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What are the benefits of SSDs for gaming?

Are SSDs useful for today’s gamers? Gamers looking to get the best performance from their computers have turned to SSDs, the high-end hard drive that isn’t technically a hard drive.

Hard drives are the traditional magnetic platter storage drives (HDDs) that have been in use since the mid-1950s.

We often use the term SSD in reference to solid hard drives. But it is just as often called a solid-state drive, also a solid-state drive.

These types of redundancies are common with initials: see “ATM machine” or “CPU unit”.

But instead of fixating on an unimportant issue, let’s see what all this talk about SSDs is about and why gamers should consider using them.

First, let’s talk about the basics of SSDs.

In the late 2000s, SSDs began to become a more common option for computer storage.

Today, they are recognized as a high-end alternative to the once ubiquitous magnetic HDDs (hard disk drives). And for good reason.

Today, SSDs are found in computers and gaming consoles.

Unlike a hard drive, an SSD uses non-volatile memory (flash) components to store and access data.

In other words, it contains no moving mechanical parts, unlike HDDs. And because they have no moving parts, SSDs are very stable and better suited to withstanding drops, jolts, shocks, and everyday wear and tear.

This means they are more reliable and less likely to suffer data loss.

SSDs are 35 to 100 times faster than HDDs. What does this mean for players? A machine that has superior performance due to its faster boot times, data movement, and higher bandwidth.

Additionally, faster speeds mean SSDs can process data at the ultra-high speeds needed in today’s gaming world.

With Microsoft releasing the DirectStorage API for Windows, games can potentially leverage these fast transfer rates for even faster load times too.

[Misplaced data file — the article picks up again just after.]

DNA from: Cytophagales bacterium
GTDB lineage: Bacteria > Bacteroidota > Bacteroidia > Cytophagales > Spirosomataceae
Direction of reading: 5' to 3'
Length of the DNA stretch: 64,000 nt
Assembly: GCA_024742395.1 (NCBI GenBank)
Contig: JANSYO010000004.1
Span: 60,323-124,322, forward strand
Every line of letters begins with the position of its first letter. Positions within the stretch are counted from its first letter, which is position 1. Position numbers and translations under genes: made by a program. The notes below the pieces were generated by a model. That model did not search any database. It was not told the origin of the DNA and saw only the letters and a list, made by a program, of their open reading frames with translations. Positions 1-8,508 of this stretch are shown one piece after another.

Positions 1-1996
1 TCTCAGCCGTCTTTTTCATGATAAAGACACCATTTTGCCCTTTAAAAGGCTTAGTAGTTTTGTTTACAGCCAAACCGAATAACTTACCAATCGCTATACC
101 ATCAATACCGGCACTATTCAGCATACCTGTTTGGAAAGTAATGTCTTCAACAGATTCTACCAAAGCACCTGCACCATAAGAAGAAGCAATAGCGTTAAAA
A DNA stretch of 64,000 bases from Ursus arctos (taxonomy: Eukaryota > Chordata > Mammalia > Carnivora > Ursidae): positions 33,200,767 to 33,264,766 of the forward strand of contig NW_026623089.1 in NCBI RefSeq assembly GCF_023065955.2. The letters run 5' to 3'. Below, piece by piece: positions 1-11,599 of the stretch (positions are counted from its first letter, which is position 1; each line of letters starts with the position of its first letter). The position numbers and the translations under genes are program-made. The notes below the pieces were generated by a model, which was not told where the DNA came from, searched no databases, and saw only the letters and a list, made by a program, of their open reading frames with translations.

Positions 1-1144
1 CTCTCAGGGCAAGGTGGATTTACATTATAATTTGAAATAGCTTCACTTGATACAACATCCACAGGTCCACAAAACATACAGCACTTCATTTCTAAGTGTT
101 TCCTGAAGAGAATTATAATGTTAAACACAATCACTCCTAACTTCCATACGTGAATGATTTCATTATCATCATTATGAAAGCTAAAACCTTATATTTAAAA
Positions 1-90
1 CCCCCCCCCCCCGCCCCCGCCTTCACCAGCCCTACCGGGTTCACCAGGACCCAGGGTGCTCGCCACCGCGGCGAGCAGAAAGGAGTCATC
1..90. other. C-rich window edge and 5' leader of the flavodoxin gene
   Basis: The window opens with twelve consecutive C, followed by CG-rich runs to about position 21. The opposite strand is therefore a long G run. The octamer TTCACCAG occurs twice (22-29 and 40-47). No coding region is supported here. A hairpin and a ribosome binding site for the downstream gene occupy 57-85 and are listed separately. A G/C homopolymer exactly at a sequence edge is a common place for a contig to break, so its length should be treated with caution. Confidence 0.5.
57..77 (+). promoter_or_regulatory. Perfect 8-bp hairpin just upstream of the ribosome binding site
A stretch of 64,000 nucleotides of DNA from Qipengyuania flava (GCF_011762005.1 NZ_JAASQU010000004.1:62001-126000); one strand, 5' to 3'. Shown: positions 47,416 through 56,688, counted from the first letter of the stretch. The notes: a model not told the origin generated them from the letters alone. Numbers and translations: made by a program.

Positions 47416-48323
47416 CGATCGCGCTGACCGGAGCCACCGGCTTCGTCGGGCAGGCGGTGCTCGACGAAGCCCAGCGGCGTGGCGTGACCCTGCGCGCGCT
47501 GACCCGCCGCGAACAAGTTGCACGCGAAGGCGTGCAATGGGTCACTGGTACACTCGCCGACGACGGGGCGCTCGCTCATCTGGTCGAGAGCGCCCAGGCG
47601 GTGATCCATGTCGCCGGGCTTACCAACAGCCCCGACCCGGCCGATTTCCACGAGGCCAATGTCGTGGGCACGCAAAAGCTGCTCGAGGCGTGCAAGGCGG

So how does all this translate into the gaming world? It’s no surprise that gamers love the performance SSDs offer.

Speed, reliability and energy efficiency are important factors for gaming pleasure. These are the pillars of SSDs. Are SSDs good for gaming? Maybe that’s what they do best.

Among the different types of SSDs available, NVMe™ (Non-Volatile Memory Express) SSD is perhaps the best for gaming.

Indeed, their read/write speeds, essential for today’s sophisticated games, are at the high end of the spectrum and help reduce the much-hated latency factor that can cripple game performance.

(NVMe SSD read/write speeds range from 1,000 to over 7,000 MB/s, depending on whether it’s a Gen 3 or Gen 4; SATA SSDs typically have faster read/write speeds 500/500 MB/s).

Is 500 GB enough for gaming? It depends on your goals. Triple A PC games often weigh more than 100 GB.

In other words, an SSD of this size could only accommodate a very small number of the largest games on the market.

For gamers who alternate games from month to month, it may be helpful to have a larger backup HDD and reserve the SSD for actively used games that require faster read/write speed. fast and with reduced latency.

A PS5 with the SSD door removed, a FURY Renegade SSD, a screwdriver and a screw

NVMe SSDs are so much better than their alternatives that gaming consoles (including the PS5) exclusively use high-speed NVMe SSDs for storage.

The PS5™ has an effective storage capacity of 667 GB (825 GB in theory, but a significant portion is taken up by the console’s operating system).

What SSD do you need to play on PS5? Only NVMe PCIe 4.0 SSDs with a speed of 5,500 MB/s and a capacity of 250 GB or more are compatible with Sony’s most popular console.

PlayStation® now gives users the ability to install internal M.2 form factor SSDs like the Kingston FURY™ Renegade.

This means you’ll still be able to use the original 825GB SSD storage as well as the new space you’ll soon add with this M.2 SSD.

External SSDs, like the Kingston XS2000 Portable SSD, cannot be used to play games, but they can store them.

Many of the best PS5 games require 40-60GB of storage space, so storing them on an external SSD may be useful.

The Xbox® Series X and S both come with onboard SSDs (1TB and 512GB, respectively).

In reality, the Xbox Series storage. One being a custom memory card type SSD and the other being a USB stick like the Kingston DataTraveler Kyson.

The latter may be better suited if you are looking for an affordable alternative with high capacities.

SSD prices are falling and their storage options are more and higher (up to 8TB) than before.

Whether you’re expanding your console’s storage, building a new gaming rig, or upgrading an old PC, it’s always a good time to buy an SSD.

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